Nos. 76-2090, 77-1367:


Cincinnati Gas & Electric Co., all facilities (Hamilton & Clermont Counties).


Columbus & Southern Ohio Electric Co., all facilities (Athens, Coshocton, Pickaway Counties).


Dayton Power & Light Co., all facilities not covered by opinion dated February 13, 1978 (Adams County).


Ohio Edison Co. (Jefferson County) Sammis Plant only.


Ohio Power Co., all facilities (Washington and Morgan Counties).

No. 76-2278:

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E. I. du Pont de Nemours & Co., all facilities (Hamilton County).

Nos. 76-2232, 77-1361:


Shell Oil Co., all facilities (Washington County).

Nos. 76-2241, 77-1357:


Austin Powder Co., all facilities (Vinton County).


The MAXT-24 model (Second Maximum 24-Hour Dispersion Model with Terrain Adjustments) is designed for use in predicting SO 2 pollution resulting from single sources located in rural areas. Unlike the RAM model employed in urban areas, which we dealt with in Cleveland Electric Illuminating Co., supra, MAXT-24 does not provide estimates of comparative contributions to total SO 2 pollution from a number of point sources. The MAXT-24 model treats each point source as an isolated problem, and only general background SO 2 pollution data are added into the formula.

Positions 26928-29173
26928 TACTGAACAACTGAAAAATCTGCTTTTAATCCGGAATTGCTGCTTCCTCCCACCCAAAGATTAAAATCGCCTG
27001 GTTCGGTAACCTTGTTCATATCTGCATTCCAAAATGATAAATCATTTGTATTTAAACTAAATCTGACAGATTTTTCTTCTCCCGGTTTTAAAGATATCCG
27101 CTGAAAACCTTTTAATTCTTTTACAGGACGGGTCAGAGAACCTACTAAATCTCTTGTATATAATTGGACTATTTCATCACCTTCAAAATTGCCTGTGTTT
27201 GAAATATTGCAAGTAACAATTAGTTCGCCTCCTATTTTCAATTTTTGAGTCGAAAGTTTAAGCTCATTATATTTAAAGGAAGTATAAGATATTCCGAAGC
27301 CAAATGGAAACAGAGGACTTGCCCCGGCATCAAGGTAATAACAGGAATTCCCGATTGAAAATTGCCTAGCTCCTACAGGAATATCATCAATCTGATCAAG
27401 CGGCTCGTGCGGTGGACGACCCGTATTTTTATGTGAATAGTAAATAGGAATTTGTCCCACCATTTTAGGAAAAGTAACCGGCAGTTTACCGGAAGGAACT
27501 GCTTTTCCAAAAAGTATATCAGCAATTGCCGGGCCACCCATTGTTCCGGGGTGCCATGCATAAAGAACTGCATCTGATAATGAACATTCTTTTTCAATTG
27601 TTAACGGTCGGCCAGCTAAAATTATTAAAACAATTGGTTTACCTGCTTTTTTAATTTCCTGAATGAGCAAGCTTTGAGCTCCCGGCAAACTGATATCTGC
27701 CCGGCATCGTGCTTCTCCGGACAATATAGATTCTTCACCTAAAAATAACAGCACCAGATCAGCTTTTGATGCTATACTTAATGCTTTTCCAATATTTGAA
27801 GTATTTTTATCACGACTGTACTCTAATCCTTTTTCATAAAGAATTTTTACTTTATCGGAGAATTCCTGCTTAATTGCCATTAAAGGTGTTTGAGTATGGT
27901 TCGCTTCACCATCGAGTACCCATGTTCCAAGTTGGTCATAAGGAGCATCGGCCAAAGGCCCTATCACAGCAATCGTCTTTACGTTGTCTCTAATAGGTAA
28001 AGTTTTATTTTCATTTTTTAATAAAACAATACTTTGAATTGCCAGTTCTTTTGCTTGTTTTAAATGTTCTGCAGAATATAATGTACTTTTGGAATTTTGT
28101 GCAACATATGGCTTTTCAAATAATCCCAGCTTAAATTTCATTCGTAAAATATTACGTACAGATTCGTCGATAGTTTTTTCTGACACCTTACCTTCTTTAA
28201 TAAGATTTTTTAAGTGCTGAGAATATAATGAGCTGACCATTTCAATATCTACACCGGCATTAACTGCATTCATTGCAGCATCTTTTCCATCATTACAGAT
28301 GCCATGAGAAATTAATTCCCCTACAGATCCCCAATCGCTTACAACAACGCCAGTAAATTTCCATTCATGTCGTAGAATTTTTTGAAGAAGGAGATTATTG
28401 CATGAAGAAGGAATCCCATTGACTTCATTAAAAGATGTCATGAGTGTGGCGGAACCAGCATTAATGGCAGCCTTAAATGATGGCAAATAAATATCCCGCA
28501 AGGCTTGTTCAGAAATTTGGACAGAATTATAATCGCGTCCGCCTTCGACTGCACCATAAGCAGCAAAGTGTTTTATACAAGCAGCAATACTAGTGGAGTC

In other respects the MAXT-24 model strongly resembles the RAM model.1 Thus, like RAM, MAXT-24 starts with a solid ascertainable data base, namely, the established design capacity of the power or steam generating plants in question related to the sulfur content of the fuel used by such plants. Emissions data are developed from these factors. Subsequently, stack height, wind, weather, and terrain data are added. Like RAM, MAXT-24 employs a Gaussian plume formula and assumes vertical and horizontal dispersion of the pollution plume. It employs the Pasquill-Gifford stability classifications and coefficients.